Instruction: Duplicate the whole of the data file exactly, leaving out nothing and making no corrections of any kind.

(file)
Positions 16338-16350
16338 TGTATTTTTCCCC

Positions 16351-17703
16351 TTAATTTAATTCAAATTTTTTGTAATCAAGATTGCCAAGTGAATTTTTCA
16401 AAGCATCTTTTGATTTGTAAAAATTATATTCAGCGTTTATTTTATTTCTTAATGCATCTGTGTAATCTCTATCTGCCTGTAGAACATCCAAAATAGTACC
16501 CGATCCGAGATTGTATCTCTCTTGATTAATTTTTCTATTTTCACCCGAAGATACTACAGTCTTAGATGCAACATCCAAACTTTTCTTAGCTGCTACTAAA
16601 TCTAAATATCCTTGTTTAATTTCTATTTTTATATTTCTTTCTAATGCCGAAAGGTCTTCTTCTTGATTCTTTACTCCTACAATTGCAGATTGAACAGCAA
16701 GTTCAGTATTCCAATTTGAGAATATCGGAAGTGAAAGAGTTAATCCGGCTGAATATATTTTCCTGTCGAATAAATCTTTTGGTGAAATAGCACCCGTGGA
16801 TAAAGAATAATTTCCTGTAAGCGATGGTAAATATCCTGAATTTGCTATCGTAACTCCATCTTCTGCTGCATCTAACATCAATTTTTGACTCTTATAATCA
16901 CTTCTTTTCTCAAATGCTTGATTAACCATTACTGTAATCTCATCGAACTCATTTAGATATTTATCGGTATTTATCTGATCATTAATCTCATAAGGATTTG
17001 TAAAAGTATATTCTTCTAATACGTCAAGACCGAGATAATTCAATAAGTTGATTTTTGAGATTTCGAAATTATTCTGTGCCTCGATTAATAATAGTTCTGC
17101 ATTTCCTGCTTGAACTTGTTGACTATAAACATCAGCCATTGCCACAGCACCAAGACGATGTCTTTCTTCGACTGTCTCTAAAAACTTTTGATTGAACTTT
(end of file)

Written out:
Positions 16338-16350
16338 TGTATTTTTCCCC

Positions 16351-17703
16351 TTAATTTAATTCAAATTTTTTGTAATCAAGATTGCCAAGTGAATTTTTCA
16401 AAGCATCTTTTGATTTGTAAAAATTATATTCAGCGTTTATTTTATTTCTTAATGCATCTGTGTAATCTCTATCTGCCTGTAGAACATCCAAAATAGTACC
16501 CGATCCGAGATTGTATCTCTCTTGATTAATTTTTCTATTTTCACCCGAAGATACTACAGTCTTAGATGCAACATCCAAACTTTTCTTAGCTGCTACTAAA
16601 TCTAAATATCCTTGTTTAATTTCTATTTTTATATTTCTTTCTAATGCCGAAAGGTCTTCTTCTTGATTCTTTACTCCTACAATTGCAGATTGAACAGCAA
16701 GTTCAGTATTCCAATTTGAGAATATCGGAAGTGAAAGAGTTAATCCGGCTGAATATATTTTCCTGTCGAATAAATCTTTTGGTGAAATAGCACCCGTGGA
16801 TAAAGAATAATTTCCTGTAAGCGATGGTAAATATCCTGAATTTGCTATCGTAACTCCATCTTCTGCTGCATCTAACATCAATTTTTGACTCTTATAATCA
16901 CTTCTTTTCTCAAATGCTTGATTAACCATTACTGTAATCTCATCGAACTCATTTAGATATTTATCGGTATTTATCTGATCATTAATCTCATAAGGATTTG
17001 TAAAAGTATATTCTTCTAATACGTCAAGACCGAGATAATTCAATAAGTTGATTTTTGAGATTTCGAAATTATTCTGTGCCTCGATTAATAATAGTTCTGC
17101 ATTTCCTGCTTGAACTTGTTGACTATAAACATCAGCCATTGCCACAGCACCAAGACGATGTCTTTCTTCGACTGTCTCTAAAAACTTTTGATTGAACTTT